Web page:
In general, the first one or two sentences should be enticing, dramatic or otherwise interesting. The following two to five sentences should be a summary of the scope and content of the course.
The first five words of the description will often determine if the reader will go on or pass to another course description.
Here are six good opener techniques:
- A definition
- The end result
- The outstanding or impressive fact
- A question
- The quotation
- The distraction
Definitions, end results, and impressive facts are used frequently in course descriptions. Questions, quotations or distractions are used sparingly.
Here are some poor openers:
“The aim of this course is to . . .” (course oriented)
“Shirley has been teaching ballet for two years now . . .” (teacher oriented)
“This class will . . .” (focus on course)
“The teacher will explain . . .” (focus on teacher)
Here are some good openers:
“Batik is an age old art of fabric coloring using wax and dye.” (Definition)
“Effective fiction enables the reader to live a story as if it’s his or her own life.” (End result)
“You can be a moral person without following traditional religions.” (End result)
“Baffled, bored or intimidated by Opera?” (The question)
“Lighting is the key to all photography.” (Outstanding fact)
“No man is an island.’ ” (Quotation)
“Does your life seem like a soap opera?” (A question)
“Grr. Hold it Horace! Don’t throw that pillow yet.” (Distraction)
“Fred Astaire, Ginger Rogers, Gene Kelly—and you.” (Content and end result, excellent enticer)
Following your opener you can talk about what will be covered in the course and other content matter. While you should avoid the following sentence first words in the first two sentences of the opener, they are appropriate for the rest of the description IF they are not repeated in the same description.
Sentence first words:
“We will spend time . . .”
“We will . . .”
“Here’s your chance to . . .”
“Learn . . .”
“Topics covered . . .”
“Included are . . .”
“The class . . .”
“This course . . .”
“These questions . . .”
“Participants will . . .”
“We will explore . . .”
“The course is designed . . .”
“The aim of this course . . .”
“Find out about . . .”
Don’t use useless or meaningless sentences, such as “Time allowing we will discuss other areas.”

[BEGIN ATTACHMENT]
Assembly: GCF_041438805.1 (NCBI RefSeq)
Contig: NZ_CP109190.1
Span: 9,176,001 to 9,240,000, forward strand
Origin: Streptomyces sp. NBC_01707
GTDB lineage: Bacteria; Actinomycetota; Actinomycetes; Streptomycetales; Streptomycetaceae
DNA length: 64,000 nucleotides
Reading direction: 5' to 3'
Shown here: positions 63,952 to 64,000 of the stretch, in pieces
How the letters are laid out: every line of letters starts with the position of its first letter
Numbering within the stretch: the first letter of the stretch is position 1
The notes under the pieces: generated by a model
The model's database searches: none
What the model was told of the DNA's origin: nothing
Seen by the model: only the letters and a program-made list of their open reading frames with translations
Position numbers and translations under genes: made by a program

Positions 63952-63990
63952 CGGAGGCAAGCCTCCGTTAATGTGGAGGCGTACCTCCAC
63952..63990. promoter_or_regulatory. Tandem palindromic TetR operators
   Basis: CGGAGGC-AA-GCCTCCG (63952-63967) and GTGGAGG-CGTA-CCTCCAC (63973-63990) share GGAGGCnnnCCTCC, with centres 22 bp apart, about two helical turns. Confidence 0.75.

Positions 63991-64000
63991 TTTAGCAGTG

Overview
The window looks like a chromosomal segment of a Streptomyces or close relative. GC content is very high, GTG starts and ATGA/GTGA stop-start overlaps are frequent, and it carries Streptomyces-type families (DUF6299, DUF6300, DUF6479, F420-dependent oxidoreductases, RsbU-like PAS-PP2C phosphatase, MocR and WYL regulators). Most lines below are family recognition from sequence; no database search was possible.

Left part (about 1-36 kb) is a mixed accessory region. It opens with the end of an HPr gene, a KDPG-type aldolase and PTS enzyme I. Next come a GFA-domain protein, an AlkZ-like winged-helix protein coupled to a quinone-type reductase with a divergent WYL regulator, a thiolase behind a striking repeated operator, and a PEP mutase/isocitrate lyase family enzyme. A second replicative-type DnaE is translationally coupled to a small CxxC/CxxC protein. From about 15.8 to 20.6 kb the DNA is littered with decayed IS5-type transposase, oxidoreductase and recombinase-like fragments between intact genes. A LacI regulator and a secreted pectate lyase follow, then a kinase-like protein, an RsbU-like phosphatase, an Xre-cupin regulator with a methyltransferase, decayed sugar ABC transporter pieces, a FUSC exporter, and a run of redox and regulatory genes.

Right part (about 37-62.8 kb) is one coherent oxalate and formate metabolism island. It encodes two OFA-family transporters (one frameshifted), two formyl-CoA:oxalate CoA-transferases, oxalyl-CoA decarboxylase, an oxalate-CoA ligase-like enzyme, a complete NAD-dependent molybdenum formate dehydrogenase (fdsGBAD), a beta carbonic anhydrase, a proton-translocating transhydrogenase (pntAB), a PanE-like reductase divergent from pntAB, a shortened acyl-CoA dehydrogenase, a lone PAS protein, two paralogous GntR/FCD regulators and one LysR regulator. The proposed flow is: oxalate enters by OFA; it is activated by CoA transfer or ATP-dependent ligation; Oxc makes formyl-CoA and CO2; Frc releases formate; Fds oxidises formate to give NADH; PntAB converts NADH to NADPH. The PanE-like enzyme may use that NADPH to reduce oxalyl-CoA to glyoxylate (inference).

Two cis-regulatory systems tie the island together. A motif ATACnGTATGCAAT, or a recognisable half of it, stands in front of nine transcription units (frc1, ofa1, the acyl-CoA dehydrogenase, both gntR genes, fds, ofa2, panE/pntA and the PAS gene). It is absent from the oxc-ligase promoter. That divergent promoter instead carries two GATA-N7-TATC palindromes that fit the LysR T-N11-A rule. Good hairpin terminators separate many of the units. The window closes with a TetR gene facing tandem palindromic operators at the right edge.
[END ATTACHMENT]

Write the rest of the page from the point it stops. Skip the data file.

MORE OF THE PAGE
The teacher biography. The teacher biography should be 15 to 50 words in a separate paragraph underneath the course description. Some organizations run all of their teacher biographies at the end of the catalog.
The biography should have two seemingly contradictory goals —1) to establish you as qualified; 2) to project your image as a peer, not too far above the potential learners. Learners want to know you are qualified, but they also want someone who can relate to them.
Your qualifications should be stated in terms of experience. Use credentials or degrees only as a last resort. By including your interest or motivation in teaching the course, the participants will also see you as a likable peer.
Here are examples of good course descriptions.
Batik is an age old art of fabric coloring using wax and dye. This workshop is open to beginning and advanced students. It covers preparation of cloth and dyes, some design principles and sources, effects of different wax techniques and mixtures, color theories related to the craft, and the various finishing methods. Individual attention will be emphasized. Students can expect to complete four to six works.
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Gary Yordan will present some examples of political advertising and the strategy and methods used in developing the ads.
Why Are There Mountains?
Why are there mountains, anyway? Why did the old earth go to all the trouble? Why doesn’t the whole planet look like Nebraska? We will examine the revelations of plate tectonics and explore the old and new theories of mountain formation. We will also take a Kodachrome journey to the Himalayas. Depending on class wishes, a field trip may be scheduled.
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The “biological clock” ticks away, causing a sense of urgency in many women to decide or re-examine their decision to bear a child, “before it is too late.” This class sheds light on what remains of a hazy, mystical area to many women. There is no right or wrong in this class. Come explore your own solutions in a warm, supportive group of women.
This post was written by Julie Coates, LERN Senior Vice President for Information Services.